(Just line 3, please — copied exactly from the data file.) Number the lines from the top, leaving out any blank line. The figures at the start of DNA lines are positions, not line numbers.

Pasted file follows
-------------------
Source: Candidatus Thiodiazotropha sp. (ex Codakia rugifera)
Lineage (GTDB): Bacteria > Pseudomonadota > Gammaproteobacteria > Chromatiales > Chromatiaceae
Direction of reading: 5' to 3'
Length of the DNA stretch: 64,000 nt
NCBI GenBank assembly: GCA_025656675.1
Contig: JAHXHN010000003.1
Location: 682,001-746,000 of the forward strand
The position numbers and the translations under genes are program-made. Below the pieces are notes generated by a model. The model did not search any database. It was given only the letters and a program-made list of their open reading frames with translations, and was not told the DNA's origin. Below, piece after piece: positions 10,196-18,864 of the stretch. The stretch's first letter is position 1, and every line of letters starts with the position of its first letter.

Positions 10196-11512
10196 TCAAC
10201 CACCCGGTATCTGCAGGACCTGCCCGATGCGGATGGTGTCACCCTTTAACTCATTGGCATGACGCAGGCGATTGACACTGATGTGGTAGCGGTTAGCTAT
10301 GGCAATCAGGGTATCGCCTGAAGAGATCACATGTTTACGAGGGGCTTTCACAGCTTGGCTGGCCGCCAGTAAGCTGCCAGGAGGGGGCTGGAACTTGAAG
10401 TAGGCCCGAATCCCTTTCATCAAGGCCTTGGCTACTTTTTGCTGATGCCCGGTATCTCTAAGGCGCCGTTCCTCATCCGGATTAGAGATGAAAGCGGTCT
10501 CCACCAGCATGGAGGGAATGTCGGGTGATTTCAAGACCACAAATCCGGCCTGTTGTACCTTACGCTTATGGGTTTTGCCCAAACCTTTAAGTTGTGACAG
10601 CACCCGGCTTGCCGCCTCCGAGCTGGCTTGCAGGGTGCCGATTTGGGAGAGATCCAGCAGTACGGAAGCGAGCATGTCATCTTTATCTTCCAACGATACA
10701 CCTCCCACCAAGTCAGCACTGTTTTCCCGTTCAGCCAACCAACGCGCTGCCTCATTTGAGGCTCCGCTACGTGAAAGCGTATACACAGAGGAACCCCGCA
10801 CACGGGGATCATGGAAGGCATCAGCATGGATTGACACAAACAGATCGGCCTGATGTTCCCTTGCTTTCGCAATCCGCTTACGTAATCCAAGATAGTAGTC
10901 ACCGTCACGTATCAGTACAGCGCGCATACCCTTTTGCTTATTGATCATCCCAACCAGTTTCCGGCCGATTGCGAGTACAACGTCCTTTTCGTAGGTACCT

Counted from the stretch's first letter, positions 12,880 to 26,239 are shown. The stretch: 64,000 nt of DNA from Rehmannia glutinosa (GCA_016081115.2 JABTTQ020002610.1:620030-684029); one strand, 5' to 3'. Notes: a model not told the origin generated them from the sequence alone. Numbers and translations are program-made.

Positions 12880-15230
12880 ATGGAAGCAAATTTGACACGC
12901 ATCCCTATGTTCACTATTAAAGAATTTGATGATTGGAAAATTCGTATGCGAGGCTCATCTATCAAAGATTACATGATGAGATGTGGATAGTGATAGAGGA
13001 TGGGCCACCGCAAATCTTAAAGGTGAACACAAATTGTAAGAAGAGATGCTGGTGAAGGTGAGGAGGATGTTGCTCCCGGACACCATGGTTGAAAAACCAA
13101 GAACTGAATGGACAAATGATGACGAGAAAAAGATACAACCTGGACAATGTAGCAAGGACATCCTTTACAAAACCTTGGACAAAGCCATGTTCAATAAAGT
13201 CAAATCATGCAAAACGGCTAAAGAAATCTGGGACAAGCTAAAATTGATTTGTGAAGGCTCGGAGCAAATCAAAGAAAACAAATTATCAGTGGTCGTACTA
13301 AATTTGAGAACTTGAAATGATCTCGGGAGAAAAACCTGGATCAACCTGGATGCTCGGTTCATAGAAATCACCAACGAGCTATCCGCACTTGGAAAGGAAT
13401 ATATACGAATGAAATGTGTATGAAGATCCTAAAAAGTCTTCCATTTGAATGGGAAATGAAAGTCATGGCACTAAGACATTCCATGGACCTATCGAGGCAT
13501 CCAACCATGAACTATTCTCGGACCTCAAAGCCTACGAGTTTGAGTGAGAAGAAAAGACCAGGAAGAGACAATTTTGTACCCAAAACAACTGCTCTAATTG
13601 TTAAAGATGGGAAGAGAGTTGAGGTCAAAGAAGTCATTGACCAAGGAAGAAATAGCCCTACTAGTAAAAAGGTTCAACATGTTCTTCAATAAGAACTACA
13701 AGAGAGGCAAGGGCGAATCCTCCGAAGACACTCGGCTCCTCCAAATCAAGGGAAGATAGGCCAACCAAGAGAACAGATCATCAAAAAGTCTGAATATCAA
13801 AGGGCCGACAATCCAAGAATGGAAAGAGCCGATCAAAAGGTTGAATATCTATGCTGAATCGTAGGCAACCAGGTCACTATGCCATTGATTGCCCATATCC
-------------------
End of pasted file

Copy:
Direction of reading: 5' to 3'